Police in riot gear arrested two women in their 70s and seven others taking part in an antiwar march at the Republican National Convention on Sunday after they crossed a security fence into a restricted area near Xcel Energy Center.
The nine were arrested for trespassing, said Doug Holtz, a St. Paul police commander. All but one, who did not have identification, were released by police shortly after their arrest.
Eight of the protesters were handcuffed, and some flashed the peace sign to onlookers and media gathered at the security fence. Betty McKenzie, a 78-year-old nun, was not handcuffed as she was led away. The protesters had planned ahead of time to cross the fence, and organizers had announced it ahead of the march, which drew about 250 people.
"We are going to march into the arms of police. Whatever they are going to do is all right with us," organizer David Harris said to the marchers before they entered the restricted zone. He was one of those arrested.
"I believe it's time to stop this war," said Steve Clemens, 57, of Minneapolis, who also crossed the fence.
The arrests capped an otherwise peaceful march organized by Veterans for Peace and fellow peace group CodePink that began at the Capitol and made its way to the convention hall. It was a quiet warm-up before a planned march Monday that was expected to attract a larger crowd; organizers of Monday's march have said they hope to have as many as 50,000 people.
Jeanne Hynes, 72, of St. Paul was arrested along with her friend McKenzie, a nun from the Sisters of St. Joseph.
"We both planned to do this if we could make it this far," said Hynes as she waited to be arrested at the end of the half-mile route. "We weren't sure if our backs would hold up."
As the march began, Harris read the names of soldiers and civilians killed in Iraq. After each name was read, the marchers near Harris shouted "We will remember you!"
Bringing up the rear of the march, about three dozen people wearing orange jump suits and black hoods over their heads marched in silence with their hands behind their backs. Marchers carried banners that said, "Torture Destroys Us All." Sixty-one combat boots were lined up on the Capitol lawn to represent Minnesota soldiers who died in Iraq.
"We want to make it very clear we are pro-soldier and anti-war," said Madea Benjamin, co-founder of CodePink.
Korean War veteran Bill Starr, 73, was carrying an American flag and a tombstone with the name of a soldier killed in Iraq. He said he sees futility in war.
"I can lock up my house and scream about it or I can come here," said Starr, of Minneapolis, who marched with his 37-year-old daughter.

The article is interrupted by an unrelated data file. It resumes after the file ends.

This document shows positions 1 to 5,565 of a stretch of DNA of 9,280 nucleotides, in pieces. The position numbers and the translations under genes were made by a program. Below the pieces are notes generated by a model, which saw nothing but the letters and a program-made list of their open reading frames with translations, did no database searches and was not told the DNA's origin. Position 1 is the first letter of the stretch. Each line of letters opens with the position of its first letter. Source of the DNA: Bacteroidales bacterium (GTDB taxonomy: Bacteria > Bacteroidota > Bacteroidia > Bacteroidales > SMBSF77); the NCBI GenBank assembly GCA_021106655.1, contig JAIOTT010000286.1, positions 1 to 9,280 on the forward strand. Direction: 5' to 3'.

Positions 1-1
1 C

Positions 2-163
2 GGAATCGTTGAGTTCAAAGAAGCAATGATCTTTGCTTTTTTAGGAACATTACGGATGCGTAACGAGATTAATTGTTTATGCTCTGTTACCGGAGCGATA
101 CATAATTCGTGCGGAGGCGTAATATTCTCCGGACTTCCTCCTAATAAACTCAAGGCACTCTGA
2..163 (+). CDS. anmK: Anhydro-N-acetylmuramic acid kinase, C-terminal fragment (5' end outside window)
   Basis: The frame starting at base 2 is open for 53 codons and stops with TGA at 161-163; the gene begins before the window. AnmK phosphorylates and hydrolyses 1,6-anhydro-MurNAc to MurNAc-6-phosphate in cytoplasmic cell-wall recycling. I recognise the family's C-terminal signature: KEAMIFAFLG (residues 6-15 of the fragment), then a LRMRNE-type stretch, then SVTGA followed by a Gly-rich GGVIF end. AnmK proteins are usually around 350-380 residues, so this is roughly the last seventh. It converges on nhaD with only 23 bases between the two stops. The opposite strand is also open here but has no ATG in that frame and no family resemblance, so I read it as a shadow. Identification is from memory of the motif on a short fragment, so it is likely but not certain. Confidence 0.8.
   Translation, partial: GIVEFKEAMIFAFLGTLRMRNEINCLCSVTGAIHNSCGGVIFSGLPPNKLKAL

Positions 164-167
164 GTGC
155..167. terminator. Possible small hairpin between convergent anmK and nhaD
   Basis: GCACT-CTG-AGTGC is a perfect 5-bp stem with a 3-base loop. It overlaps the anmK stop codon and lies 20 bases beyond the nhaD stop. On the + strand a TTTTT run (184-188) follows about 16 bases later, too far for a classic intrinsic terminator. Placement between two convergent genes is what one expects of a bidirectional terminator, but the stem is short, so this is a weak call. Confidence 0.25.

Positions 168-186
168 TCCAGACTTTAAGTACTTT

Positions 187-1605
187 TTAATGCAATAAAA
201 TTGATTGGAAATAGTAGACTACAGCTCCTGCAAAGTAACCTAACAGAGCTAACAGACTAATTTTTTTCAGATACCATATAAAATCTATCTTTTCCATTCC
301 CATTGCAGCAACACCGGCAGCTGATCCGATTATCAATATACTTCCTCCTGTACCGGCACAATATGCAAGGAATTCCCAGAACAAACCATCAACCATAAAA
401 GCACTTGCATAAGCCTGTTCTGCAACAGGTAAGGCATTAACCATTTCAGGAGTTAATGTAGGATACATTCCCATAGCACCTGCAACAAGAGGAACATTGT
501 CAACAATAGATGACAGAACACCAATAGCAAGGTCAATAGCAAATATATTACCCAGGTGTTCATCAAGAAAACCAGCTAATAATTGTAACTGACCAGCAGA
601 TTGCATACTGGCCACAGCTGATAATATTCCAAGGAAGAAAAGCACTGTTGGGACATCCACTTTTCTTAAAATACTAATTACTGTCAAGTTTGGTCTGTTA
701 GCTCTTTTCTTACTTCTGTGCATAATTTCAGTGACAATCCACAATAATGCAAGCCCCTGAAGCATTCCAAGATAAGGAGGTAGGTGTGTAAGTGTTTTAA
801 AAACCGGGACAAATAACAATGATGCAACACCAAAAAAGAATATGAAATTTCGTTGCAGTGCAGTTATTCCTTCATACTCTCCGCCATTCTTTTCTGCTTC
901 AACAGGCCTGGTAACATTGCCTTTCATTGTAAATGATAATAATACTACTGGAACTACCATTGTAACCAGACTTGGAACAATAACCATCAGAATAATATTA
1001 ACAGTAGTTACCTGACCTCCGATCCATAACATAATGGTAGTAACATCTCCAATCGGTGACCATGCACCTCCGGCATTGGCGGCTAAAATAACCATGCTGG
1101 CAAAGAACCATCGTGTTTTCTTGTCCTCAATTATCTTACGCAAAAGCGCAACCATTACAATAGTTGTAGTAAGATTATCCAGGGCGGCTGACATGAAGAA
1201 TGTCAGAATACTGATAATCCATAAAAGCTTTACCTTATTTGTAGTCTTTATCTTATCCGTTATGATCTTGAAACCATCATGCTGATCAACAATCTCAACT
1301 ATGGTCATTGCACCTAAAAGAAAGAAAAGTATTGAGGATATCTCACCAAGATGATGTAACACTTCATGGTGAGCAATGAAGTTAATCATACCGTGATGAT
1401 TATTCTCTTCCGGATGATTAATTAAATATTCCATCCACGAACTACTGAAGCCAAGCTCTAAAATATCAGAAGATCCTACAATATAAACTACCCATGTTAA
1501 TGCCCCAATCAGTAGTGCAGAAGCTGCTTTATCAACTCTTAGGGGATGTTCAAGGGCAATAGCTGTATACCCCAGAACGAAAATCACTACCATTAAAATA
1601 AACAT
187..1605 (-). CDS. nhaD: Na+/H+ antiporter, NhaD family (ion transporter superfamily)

Meanwhile, members of the RNC Welcoming Committee - which is not a sponsor of the Monday march but has been helping other protest groups coordinate - were trying to regroup after a series of raids Friday night and Saturday saw six people arrested and materials seized.
Assistant St. Paul Police Chief Matt Bostrom said those arrested had plans to disrupt transportation in the area, damage property and injure others.
Some of what was seized included knives, axes, bomb-making materials and anti-war literature.
It didn't appear likely that those arrested would be out of jail in time to help organize protesters or participate in Monday's event. They aren't required to be brought before a judge until noon on Wednesday, said their attorney Bruce Nestor.
Even so, Nestor said he was hopeful that a judge would review the cases against the six on Sunday and they could be released sooner. He said none of the six have any convictions other than misdemeanors and none have a history of violence.
The arrested can legally be held for 36 hours, not including the weekend or the Labor Day holiday.
"It's pretty clear that the point is to get organizers out of the picture," said Andy Fahlstrom, spokesman for the RNC Welcoming Committee. He said those arrested were in charge of various things, including finding housing for protesters and arranging food, and the arrests had adversely affected their organization.
Meanwhile, the organizers of Monday's march said they weren't changing their plans despite the GOP's decision to sharply curtail that day's session.
"The main effect of this scaling-back of the convention tomorrow is that our voices will be front and center and it will be the main news that is happening tomorrow," said Jess Sundin, of the Coalition to March on the RNC and Stop the War.
"The world will see people of this country say no to the war in Iraq."